Food stamp cuts put run on bank

Published 12:00 am Thursday, November 7, 2013

Leroy Cole on Wednesday points out the food in the Andalusia Christian Service Center that he said would all be gone by the day’s end.

Leroy Cole on Wednesday points out the food in the Andalusia Christian Service Center that he said would all be gone by the day’s end.

The Covington Baptist Association’s Christian Service Centers provide roughly 25,000 pounds of food per month for local families, and they need the public’s support as needs are expected to increase.

Leroy Cole, church and community ministries director for the Covington Baptist Association, said he expects the number of families in need to rise higher in the coming months, as the holidays approach and cuts in Alabama’s food stamp program go into effect.

“We stay busy regardless,” Cole said. “But we do anticipate more people coming to receive assistance.”

Cole said, while this year’s numbers have decreased slightly, the ministry distributed an estimated 246,000 pounds of food in 2012. Cole said, even with those large numbers, the center is only able to supplement when it comes to the amount of food a typical family needs each month.

“We currently have around 650 families that we help each month,” he said. “We usually give out about five pounds of food per person in the family, but it doesn’t always work out to exactly that.”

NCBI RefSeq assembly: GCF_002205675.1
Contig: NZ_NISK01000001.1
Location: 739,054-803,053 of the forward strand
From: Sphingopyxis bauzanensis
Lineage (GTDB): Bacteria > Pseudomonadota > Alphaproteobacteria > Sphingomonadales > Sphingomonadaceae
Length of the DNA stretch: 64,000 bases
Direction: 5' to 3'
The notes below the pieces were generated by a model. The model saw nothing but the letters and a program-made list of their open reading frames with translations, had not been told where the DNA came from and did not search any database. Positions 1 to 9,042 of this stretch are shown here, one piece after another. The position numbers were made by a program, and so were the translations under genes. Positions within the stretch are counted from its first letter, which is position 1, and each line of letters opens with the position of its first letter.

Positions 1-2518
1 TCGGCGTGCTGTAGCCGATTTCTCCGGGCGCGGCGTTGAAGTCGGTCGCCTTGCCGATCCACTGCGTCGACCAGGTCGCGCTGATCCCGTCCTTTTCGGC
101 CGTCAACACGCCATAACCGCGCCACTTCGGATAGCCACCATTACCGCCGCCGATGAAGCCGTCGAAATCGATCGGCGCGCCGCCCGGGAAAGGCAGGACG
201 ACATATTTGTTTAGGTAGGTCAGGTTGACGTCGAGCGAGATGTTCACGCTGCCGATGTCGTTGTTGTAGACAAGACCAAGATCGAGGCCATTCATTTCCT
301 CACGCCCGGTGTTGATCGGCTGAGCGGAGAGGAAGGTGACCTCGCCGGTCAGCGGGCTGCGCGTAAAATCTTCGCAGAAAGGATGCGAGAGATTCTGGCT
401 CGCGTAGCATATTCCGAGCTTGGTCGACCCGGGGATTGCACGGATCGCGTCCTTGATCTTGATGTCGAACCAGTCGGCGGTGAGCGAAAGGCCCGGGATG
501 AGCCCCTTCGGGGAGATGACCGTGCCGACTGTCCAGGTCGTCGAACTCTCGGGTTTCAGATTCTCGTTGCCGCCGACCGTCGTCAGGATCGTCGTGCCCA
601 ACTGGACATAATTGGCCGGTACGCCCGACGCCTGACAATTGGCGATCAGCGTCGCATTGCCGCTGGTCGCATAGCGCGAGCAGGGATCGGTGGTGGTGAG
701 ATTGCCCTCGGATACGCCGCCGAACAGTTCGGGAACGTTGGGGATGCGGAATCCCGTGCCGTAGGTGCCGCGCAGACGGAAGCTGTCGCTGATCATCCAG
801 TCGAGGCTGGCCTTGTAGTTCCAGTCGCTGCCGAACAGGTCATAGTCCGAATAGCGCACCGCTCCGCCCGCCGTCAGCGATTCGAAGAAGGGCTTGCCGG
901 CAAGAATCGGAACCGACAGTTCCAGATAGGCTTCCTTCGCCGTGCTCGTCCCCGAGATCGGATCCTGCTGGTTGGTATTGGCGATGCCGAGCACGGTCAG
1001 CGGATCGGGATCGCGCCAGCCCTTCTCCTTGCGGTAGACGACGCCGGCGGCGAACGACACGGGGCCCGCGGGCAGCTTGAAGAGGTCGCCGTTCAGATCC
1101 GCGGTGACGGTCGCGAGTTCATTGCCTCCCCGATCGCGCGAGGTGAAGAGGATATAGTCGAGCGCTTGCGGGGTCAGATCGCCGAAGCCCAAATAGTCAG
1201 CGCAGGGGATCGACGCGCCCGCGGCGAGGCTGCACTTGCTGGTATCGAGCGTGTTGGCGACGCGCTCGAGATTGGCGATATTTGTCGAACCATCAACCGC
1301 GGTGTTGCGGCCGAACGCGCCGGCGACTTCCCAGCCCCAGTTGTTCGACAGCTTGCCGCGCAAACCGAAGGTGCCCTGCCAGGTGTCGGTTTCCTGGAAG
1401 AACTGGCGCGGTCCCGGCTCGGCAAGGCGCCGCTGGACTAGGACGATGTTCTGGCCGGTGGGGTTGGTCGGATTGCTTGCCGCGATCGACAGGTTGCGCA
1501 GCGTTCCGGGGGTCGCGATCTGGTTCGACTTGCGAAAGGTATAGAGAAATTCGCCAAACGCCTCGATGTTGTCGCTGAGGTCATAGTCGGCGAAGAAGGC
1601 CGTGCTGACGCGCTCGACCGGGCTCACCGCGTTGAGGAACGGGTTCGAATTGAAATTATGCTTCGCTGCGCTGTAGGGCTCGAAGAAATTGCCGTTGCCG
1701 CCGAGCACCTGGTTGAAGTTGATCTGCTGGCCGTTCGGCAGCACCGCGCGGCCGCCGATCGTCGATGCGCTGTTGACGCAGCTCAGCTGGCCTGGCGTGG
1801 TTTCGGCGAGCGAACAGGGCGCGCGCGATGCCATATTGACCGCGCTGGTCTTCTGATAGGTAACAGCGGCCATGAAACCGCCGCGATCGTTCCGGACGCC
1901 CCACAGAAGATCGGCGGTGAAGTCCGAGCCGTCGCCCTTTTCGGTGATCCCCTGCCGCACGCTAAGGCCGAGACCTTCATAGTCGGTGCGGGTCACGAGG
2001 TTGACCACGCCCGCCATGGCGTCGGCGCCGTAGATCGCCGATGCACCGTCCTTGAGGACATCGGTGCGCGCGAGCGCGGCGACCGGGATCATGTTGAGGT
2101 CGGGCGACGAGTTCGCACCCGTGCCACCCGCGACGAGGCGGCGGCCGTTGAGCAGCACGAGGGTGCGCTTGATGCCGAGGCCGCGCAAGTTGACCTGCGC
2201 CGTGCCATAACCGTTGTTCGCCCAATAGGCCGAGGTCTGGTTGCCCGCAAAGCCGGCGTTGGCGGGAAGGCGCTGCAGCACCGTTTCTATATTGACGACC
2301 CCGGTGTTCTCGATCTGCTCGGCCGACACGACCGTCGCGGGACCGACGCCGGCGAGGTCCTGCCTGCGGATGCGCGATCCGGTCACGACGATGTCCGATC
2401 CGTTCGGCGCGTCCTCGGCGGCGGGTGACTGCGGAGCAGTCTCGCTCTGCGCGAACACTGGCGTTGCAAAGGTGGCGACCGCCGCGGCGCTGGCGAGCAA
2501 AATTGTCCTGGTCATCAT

Cole said a huge part of the ministry’s success is community support, including people that volunteer and shop in any of their three service centers.

“Our service centers are not thrift stores,” he said. “The sales from the stores give us revenue to purchase food. We are also completely made up of volunteers here. We have probably 100 or so per month.”

Cole said the ministry, which receives food twice a month from the Bay Area Food Bank, is open to local residents.

“People have to be income eligible,” Cole said. “They can come in and interview and get food once a month.”

Eligible families can pick up their food Mondays and Wednesdays from 10 a.m. until 3 p.m.

Cole said he typically stocks his shelves to maximum capacity on each distribution day, only to have an empty storeroom at the day’s end.

As the holidays approach, Cole said the biggest thing people can do to help the CBA’s ministry is to donate food.

“Anytime people can bring food donations to us, that helps us keep up the supply on our shelves,” Cole said. “I can’t keep enough food to keep up with the demand.”

Cole said he wants people to realize that a minimum amount of effort could make a maximum difference for local families that rely on the food bank.

“When you are buying your groceries, if you’ll just buy five extra cans of vegetables or things like that, that will go a long way to help families,” Cole said. “It will make a real difference.”